Real-life stories – beyond the facts/figures, de-bugging some of the myths. What are the realities of daily life as a refugee? What are the barriers to refugee support efforts, how do we make them sustainable, what are the benefits and challenges of academic/community partnerships, and what solutions can we provide within the local community, to integrate refugees and respond to the need? Join us as we engage with refugee community leaders, share their stories, celebrate successes, and learn ways the community can get involved.
Madison Hayes, Executive Director, Refugee Community Partnership of Chapel Hill, Carrboro.
Madison’s work centers around building vibrant, sustainable food systems that bolster resilient local economies. She co-founded the Refugee Community Partnership in Carrboro, NC, and designed its community-led food distribution program, The Food Mint, a hallmark of local community-driven food access solutions. She serves on the Board of Directors for three local organizations, and is an advisor and guest instructor at UNC. Prior to The Food Mint, Madison served as Executive Director of the Office of Community Outreach, Dissemination and Education at the UNC Center for AIDS Research. She was the co-leader of a nationwide coalition that plants and grows Community Advisory Boards at health research institutions. In 2014, she presented to the National Institutes of Health (NIH) and other national leaders on coalition building between academic institutions and communities. Madison holds a degree in Mass Communications from the University of North Carolina-Asheville, and a certification from Duke University in Non-Profit Leadership.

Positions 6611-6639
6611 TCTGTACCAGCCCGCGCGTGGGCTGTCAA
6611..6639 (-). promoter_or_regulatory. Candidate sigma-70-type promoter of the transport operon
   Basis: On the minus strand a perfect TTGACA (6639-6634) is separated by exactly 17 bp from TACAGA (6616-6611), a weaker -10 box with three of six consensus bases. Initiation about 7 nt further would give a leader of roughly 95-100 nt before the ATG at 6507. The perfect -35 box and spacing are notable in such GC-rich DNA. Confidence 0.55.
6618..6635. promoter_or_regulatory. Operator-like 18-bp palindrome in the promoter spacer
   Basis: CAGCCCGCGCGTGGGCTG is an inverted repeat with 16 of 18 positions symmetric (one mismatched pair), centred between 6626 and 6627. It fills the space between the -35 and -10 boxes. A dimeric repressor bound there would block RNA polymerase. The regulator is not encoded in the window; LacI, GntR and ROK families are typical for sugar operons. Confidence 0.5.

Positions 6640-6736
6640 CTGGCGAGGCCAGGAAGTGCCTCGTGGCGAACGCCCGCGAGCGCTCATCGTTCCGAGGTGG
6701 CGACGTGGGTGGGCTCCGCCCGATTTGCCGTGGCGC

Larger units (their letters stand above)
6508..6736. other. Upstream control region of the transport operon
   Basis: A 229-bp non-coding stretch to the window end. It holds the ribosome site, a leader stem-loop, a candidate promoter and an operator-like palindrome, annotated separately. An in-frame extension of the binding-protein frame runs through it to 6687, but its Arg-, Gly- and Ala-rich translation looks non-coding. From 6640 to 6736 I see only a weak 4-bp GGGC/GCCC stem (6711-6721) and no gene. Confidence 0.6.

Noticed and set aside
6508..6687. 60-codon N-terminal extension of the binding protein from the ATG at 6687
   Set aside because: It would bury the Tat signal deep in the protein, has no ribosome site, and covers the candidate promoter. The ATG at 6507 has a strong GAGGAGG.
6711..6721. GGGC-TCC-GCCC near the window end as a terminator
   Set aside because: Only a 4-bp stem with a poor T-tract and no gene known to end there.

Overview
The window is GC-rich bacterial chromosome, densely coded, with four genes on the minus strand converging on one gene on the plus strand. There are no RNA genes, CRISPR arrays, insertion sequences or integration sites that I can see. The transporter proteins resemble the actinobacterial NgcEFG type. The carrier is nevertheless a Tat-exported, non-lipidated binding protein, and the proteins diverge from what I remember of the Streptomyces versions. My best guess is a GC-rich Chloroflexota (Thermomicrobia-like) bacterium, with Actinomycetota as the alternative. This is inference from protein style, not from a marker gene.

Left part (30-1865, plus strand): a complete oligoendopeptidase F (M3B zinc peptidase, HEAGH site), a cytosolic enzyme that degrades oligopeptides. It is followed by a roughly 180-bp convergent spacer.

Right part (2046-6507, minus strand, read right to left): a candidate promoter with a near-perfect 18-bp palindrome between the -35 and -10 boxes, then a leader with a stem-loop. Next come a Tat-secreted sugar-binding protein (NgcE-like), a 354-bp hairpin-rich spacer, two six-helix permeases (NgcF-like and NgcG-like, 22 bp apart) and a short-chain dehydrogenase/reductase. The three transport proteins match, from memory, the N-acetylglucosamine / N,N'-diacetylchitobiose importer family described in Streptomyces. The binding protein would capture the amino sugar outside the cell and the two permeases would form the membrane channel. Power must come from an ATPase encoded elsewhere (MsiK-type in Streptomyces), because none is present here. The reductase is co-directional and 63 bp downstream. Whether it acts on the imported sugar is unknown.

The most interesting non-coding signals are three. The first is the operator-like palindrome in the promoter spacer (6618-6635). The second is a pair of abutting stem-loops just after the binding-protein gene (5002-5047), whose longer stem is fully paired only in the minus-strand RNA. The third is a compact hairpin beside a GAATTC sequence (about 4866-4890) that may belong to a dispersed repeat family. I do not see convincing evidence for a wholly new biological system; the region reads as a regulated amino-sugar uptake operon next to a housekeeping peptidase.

Nicole Accordino is project co-director at Transplanting Traditions Community that helps refugees develop entrepreneurial skills through sustainable farming. The project is located on an eight-acre plot of land in Chapel Hill, where refugees, most of whom are Burmese, harvest produce to sell. One hundred percent of the generated profit goes directly back to the farmers. The organization also provides English, communication, public speaking and leadership skills classes as well as childcare in the summer.
Each lecture is $10, or you can register for the series of four lectures for $30. Payment must accompany registration. Make checks payable to the Friday Center.
There are four ways to register:
- Mail: Print out the registration form and mail it to
What’s the Big Idea? Fall 2017